Is that your true face?
The new gameplay trailer for Majora's Mask is chocked full of nostalgia-provoking moments, just the way you remember them because, frankly, you probably remember Majora's Mask looking a lot better than the mass of clipping polygons and blurry textures it actually was. No, not even the supreme power of the Expansion Pack could save it from looking like an N64 game. But Majora's Mask 3D, using the future powers of the Nintendo 3DS? Yeah, that looks about right.
Link finds masks, explores dungeons, does favors, and grapples with his own mortality in the trailer, which offers a more holistic look at the game than the cinematic clips Nintendo has previously released. It also gives you a quick peek at the new-n-improved Bomber's Notebook, which you can click on to learn more about in advance of the game's worldwide release on February 13.
Pencil in a meeting
Almost every Zelda game is lined with side stories for Link to explore when he's not busy saving Hyrule from certain doom. Majora's Mask has so many that it gives you the Bombers' Notebook (essentially an in-game day planner) to keep track of them all. Not only that, but the game's revolving three-day calendar means you have a limited window of time to find each one - if you're not in a certain place at a certain time, you may never even realize you missed some of the game's coolest moments.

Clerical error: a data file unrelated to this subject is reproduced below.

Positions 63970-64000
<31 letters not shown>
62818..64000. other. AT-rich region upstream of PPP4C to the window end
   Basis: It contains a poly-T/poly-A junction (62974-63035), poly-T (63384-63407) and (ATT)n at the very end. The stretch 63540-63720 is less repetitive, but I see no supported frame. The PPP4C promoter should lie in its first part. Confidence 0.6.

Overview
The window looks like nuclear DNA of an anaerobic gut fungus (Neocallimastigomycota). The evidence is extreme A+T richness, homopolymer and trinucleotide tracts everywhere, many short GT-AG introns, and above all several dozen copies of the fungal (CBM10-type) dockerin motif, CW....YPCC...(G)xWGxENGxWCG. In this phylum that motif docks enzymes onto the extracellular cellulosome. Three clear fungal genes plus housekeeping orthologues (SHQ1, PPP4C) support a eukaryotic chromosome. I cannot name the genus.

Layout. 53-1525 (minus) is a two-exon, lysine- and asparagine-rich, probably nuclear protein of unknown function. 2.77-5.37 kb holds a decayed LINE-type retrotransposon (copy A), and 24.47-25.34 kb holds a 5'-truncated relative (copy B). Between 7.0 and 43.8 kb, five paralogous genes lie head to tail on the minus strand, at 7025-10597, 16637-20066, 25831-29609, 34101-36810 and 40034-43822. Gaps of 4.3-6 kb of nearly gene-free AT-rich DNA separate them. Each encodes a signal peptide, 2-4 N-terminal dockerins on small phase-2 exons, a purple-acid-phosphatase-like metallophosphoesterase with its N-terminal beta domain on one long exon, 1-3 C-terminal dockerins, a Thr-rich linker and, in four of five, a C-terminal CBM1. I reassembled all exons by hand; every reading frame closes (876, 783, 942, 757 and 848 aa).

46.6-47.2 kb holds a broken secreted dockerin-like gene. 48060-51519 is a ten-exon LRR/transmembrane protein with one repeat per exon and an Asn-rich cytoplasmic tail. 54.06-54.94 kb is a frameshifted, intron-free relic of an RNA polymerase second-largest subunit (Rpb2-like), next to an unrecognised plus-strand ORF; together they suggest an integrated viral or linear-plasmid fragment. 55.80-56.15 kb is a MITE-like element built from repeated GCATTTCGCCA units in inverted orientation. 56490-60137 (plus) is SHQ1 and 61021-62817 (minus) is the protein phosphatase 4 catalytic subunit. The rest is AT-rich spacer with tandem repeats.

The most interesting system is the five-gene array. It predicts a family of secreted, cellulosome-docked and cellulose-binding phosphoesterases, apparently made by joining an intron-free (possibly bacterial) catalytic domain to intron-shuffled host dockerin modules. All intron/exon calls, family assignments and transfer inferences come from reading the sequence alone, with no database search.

You'll have an easier time keeping tabs on citizen requests in Majora's Mask 3D. Its enhanced Bombers' Notebook will help lead players to hidden events they may have otherwise missed - a more social version of Ocarina of Time 3D's walkthrough-offering Sheikah stones.
Groundhog Day with a Hyrule twist
If you missed out on the 2000 original, here's a quick Majora's Mask refresher. Shortly after the end of Ocarina of Time, the younger Link gets lost in the woods, and soon runs afoul of a masked Skull Kid. Link is cursed to become a Deku scrub, and soon arrives in Clock Town, a village that's about to be crushed by a falling moon. Despite his best efforts over three in-game days, Link fails and the city is destroyed. The end...
Except that's only the beginning. Link falls back in time to three days earlier, watching events play out the same way like clockwork, as he tries to find a way to change the village's destiny. That not only means fighting monsters in dungeons, but also altering the day-to-day events for dozens of villagers, changing all of their lives. Its dreamlike, bittersweet tone helped make it into a cult classic - one you'll be able to experience (or re-experience) soon.
What's new this time around?
Now that you know the general story, what's been changed for the long-overdue remake? For starters, the graphics got an expected overhaul, ditching the fuzzy polygons of the N64, and replacing them with more detailed figures. It looks to be running on the same engine as Ocarina 3D, though we don't know yet if developer Grezzo is actually working on this second re-release.
When Majora's Mask 3D was first shown, Nintendo was quick to say that the original's sometimes challenging difficulty would remain intact. And yet, they also indicated that the publisher wants the game to be approachable to newer players as well, but didn't explain how they'd do that. A new difficulty setting? Redoing some of the dungeons just as Grezzo did for Ocarina 3D's Water Temple? We're pretty excited to find out.